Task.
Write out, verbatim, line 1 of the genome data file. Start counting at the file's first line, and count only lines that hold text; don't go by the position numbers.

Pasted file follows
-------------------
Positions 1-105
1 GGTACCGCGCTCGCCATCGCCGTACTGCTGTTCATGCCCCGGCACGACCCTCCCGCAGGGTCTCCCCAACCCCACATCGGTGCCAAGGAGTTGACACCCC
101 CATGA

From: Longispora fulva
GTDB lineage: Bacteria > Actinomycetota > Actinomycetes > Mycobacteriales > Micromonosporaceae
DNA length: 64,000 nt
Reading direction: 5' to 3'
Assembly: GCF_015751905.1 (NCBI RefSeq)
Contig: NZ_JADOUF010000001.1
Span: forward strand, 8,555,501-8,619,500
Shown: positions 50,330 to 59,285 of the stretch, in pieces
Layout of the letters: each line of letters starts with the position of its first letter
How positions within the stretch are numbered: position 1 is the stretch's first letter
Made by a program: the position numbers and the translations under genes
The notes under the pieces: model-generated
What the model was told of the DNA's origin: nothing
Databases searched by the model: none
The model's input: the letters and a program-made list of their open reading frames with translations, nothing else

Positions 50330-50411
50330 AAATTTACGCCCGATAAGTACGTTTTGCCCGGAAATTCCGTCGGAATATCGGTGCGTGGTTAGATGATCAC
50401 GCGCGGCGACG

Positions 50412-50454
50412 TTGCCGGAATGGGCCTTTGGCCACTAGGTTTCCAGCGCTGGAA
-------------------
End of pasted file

Positions 1-105